Mapping interior environment and integrated health systems research using the psychoneuroimmunological (PNI) model

Suresh, Mini (2007) Mapping interior environment and integrated health systems research using the psychoneuroimmunological (PNI) model. Masters by Research thesis, Queensland University of Technology.


This study maps research concerning person environment interrelationships with

health and wellbeing outcomes. The purpose of this study is to provide insights into

the inter-relationship between the built environment (BE) and human health and

wellbeing as it is conveyed in research literature. It particularly focuses on literature

that connects built environment, emotions, feelings, mind and body. This thesis

therefore provides a review of relevant literature on the physical environment, with a

focus on person environment (PE) relationship that may influence the person's

psychological and physiological systems consequently affecting health and

wellbeing. Specifically, psychoneuroimmunology (PNI) is used to identify

dimensions of the BE which are significant for this study.

The understanding of PE interrelationships to health outcomes is achieved by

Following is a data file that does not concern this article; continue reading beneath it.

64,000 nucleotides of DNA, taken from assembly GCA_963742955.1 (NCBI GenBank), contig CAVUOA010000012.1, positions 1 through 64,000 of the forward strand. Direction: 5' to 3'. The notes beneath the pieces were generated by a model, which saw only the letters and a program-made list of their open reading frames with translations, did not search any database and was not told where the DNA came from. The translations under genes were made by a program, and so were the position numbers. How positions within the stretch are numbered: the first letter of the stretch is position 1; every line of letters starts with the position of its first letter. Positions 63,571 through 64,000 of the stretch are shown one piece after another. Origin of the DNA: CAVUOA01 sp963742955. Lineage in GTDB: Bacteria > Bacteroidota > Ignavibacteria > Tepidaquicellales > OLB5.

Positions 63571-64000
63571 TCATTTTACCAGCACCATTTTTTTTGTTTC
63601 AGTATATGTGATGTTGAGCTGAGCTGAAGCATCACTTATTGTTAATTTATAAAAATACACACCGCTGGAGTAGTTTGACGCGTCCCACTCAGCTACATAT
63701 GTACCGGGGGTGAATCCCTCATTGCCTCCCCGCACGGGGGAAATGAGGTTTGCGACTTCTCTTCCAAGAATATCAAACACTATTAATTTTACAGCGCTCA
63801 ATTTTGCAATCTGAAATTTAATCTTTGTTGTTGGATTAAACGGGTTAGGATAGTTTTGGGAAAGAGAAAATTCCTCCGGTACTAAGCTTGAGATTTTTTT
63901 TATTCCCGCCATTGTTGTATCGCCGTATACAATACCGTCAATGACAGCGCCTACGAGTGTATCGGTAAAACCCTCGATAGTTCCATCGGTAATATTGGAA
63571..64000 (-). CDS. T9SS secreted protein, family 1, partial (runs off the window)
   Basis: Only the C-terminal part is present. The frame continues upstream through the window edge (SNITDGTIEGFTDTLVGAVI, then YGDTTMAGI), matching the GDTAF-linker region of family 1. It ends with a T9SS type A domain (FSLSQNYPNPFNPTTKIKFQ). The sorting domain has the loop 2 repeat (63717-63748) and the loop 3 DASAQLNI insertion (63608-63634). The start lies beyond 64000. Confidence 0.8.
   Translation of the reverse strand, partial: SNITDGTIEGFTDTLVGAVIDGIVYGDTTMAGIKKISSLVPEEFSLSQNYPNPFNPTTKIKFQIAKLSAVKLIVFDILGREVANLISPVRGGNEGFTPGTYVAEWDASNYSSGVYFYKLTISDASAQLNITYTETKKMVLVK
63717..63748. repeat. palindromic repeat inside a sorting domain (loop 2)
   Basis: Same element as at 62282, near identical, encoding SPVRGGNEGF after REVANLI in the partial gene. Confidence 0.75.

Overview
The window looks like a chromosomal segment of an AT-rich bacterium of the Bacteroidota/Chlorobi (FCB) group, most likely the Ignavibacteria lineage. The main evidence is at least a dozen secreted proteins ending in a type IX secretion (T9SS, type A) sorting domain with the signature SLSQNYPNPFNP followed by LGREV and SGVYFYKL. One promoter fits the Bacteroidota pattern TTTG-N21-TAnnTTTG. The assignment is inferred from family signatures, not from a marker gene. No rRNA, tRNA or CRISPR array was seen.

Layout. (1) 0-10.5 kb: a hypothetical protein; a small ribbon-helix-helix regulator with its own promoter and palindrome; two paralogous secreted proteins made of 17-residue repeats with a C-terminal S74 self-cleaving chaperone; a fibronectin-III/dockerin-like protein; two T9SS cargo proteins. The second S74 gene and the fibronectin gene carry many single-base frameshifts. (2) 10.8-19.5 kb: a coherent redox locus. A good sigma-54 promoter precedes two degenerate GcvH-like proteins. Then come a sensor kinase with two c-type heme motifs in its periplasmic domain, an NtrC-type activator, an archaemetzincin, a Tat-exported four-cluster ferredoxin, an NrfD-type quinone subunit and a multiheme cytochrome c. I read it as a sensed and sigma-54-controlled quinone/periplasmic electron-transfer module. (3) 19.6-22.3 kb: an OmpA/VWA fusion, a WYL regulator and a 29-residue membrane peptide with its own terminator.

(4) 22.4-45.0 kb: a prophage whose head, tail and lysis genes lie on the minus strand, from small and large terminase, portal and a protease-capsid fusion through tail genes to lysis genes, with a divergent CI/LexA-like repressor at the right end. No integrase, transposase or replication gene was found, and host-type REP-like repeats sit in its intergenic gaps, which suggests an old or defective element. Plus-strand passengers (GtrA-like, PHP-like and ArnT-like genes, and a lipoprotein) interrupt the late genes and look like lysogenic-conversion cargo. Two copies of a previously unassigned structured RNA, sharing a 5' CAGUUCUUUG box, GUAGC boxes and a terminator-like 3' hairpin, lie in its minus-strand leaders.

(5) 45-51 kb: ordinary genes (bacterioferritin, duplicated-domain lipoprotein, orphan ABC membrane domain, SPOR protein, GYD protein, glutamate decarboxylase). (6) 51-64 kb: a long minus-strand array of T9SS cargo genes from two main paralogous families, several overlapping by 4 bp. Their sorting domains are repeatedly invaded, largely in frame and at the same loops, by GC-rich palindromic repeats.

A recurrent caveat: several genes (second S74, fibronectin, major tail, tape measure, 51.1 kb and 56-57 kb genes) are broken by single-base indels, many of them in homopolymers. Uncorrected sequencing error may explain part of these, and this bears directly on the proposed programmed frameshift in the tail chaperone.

undertaking a transdisciplinary outlook. To conceptualise the 'person' as a whole and

the workings of the mind and human system PNI has been recognised as a main

platform. PNI is the study of mind-body relationships (Evans, et al, 2000), providing

a scientific framework which captures the understanding of the inter-relationship of

the mind to the neuroendocrine systems and the immune systems with the aim of

understanding the influence of the mind on eliciting as well as preventing illnesses.

The work was motivated by the need for better understanding of the human

interaction/transaction in an interior environment and their consequences on health.

An exploration of literature from both the environmental and health fields provided a

knowledge base upon which to develop an understanding of the interrelationship.

Research has demonstrated a link between the BE and wellbeing, however, this is

limited in its application and/or scope. For example, over the past years there has

been an increasing amount of research showing the possible influence of the

environment in reducing stress (Sommer & Oslen, 1980; Kaplan, 1983; O'Neill,

1991; Wapner & Demick, 2000; Parsons & Tassinary, 2002, Frumkin, 2006). In

addition, there is growing evidence that indicates there is a relationship between BE

and health including the psychological and physiological systems, in healthcare

environments (Ulrich & Zimring, 2004). However, while there is ample research in

the areas of environmental stressors and other determinants of the environment in contributing to health, less research has been undertaken in studying the impact of

the environment on health (Evans& McCoy, 1998). The potential of the environment

in contributing to the mental wellbeing of a person and how this could affect the